For me he was a cheerleader, mentor, confidant, advisor, friend, counselor and someone I could trust. He could lift my spirits and make me feel special and “good enough.” He sent me cool stuff about music, radio stations and other findings he thought I would like or learn from. We bitched about the state of our world, people and the insane politics of our country. He didn’t show his personal hand to just anyone. I was honored to be included.
My last Kudzoo article was titled The Show Must Go On. I sent it on the day of the deadline, as usual. I didn’t hear back, which was unusual. I worried that maybe he didn’t like it. He didn’t publish when he expected to. I tried to reach him several times with no answer. I posted a message on his page asking if anyone had heard from him. Finally, a friend of his sent me a message and told me he was in the hospital and had basically died but had come back. Two days later I was off to Tennessee to say goodbye to my dear Doris, knowing that Buffalo might be next. The day after she passed, I missed a call from Buffalo in FB Messenger. I tried to call back but got no answer. I messaged and emailed. Still didn’t hear back. I guess it was a pain-killer butt dial, but I was so grateful to see any sign of life. I finally got an email almost a week later. He was still struggling, but I was so impressed with his cognition and ability to express himself in words.
In the article I talked about how I never feel like I’ve done “enough.” I never feel like it’s “good enough.” I always feel driven to be and do more. In my email, I included that I was afraid he didn’t like the article when I didn’t hear from him. He wrote back that we were the same! He said the article was “brilliant” and invited me to do CD reviews, interviews and write about anything else I thought readers would appreciate. I know he was tired, and he probably knew he needed more help. I am so honored that he enjoyed and valued my writing and trusted me to contribute more to his “baby.” His words of friendship and encouragement are so dear to me. I hope I told him enough.
We started a series of old school DJ interviews on ElectraLandRadio.net. The interviews started taking place late last year but didn’t start airing until May. Buffalo was excited to participate. He connected us with one of his radio heroes he had worked with. His hero connected us with a whole stream of top-notch guys who were a big deal in radioland. The shows aired four times a month, one guest per week, one month on and one month off. Our producer/host usually decides the order of the airing of shows. Once it became apparent to me that Buffalo might not be long for this world, I changed the date of airing his interview so he could hear his show.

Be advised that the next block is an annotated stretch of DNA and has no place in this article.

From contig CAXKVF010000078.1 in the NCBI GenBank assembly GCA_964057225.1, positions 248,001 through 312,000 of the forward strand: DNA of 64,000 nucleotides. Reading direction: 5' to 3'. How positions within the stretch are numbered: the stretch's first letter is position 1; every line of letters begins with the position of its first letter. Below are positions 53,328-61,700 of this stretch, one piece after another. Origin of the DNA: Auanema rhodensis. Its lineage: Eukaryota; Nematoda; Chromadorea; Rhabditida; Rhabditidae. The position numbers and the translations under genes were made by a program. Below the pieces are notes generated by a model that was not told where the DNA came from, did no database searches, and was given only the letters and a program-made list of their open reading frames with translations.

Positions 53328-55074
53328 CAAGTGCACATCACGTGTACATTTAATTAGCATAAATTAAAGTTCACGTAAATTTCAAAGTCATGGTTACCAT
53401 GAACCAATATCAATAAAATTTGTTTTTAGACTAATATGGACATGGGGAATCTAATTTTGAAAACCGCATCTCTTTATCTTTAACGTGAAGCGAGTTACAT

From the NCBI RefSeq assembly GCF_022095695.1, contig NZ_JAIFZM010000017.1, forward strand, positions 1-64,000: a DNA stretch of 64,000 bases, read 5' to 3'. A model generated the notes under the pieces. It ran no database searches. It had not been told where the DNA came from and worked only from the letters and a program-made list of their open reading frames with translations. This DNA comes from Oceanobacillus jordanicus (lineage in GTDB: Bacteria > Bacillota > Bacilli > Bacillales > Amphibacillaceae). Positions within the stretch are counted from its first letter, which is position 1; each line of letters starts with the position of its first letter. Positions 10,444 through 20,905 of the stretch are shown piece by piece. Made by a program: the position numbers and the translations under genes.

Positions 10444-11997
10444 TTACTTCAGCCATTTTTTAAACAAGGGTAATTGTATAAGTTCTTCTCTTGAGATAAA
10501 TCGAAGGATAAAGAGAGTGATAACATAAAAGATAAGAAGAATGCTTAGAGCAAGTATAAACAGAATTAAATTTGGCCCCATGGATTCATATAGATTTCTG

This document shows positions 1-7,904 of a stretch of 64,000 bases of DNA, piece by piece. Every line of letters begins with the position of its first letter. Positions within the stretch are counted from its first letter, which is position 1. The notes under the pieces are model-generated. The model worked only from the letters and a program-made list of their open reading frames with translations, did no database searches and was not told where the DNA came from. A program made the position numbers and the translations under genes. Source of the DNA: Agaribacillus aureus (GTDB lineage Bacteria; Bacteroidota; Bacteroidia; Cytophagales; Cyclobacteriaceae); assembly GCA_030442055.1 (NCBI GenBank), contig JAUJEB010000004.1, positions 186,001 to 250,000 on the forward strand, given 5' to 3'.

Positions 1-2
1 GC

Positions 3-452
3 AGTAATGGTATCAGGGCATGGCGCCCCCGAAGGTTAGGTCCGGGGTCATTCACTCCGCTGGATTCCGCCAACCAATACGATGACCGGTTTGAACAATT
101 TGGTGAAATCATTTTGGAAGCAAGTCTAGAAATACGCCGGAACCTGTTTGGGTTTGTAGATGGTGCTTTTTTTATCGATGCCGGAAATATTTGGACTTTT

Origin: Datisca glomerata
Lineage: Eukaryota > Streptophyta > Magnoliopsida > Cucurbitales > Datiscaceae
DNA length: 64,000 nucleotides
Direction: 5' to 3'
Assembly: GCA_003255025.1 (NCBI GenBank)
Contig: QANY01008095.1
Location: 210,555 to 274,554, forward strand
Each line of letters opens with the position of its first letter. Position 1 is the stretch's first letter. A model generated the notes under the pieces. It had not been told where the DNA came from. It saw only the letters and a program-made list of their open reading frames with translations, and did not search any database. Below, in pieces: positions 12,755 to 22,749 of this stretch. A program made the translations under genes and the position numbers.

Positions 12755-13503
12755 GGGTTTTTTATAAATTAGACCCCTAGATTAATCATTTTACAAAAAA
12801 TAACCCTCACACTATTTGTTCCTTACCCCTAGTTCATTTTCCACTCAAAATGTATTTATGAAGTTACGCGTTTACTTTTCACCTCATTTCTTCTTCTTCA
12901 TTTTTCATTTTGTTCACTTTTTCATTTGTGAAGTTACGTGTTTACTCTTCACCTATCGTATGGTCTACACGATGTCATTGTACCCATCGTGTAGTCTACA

I asked Buffalo for a specific photo that I wanted to use for his posters that would accompany the show. He was going into the hospital for surgery the next morning and wanted to wait to send it when he got out. I knew his body was too tired and couldn’t understand how the medical staff could schedule his surgery. I pushed him to send it beforehand. He obliged. I also asked him to let me talk to the medical personnel on his behalf. He didn’t. He survived surgery and was later moved to rehab, keeping in touch throughout his fight. He seemed to be recovering. It was miraculous. He was like a Timex watch and took a licking and kept on ticking. I was stunned. His show aired from August 3rdthrough August 8th. He got to hear his show, got many others to listen and was happy. His personality came through, and his show was well-loved just like he was.
He soon posted that he was back in the hospital with pneumonia and couldn’t text or talk. I waited a few days, hoping to hear something from him. I messaged him and looked for posts from or about him. I posted a get-well wish on his page, hoping by some chance he would summon his super-human strength yet again. His friend who had messaged me about him in June, messaged and said he was almost gone and that it wouldn’t be long. A few hours later she told me he had passed.
The world lost a very special and great human. I lost a very special and great friend. I fucking love and miss you, man! I hope with all my heart that you are pain-free and have reunited with your love and soulmate. I know you’re jammin’ at that great gig in the sky, have reunited with so many of your friends and loved ones. I’m betting you will interview the stars you missed while you were here and will write about it in your next edition.
Catch ya on the flip side my friend.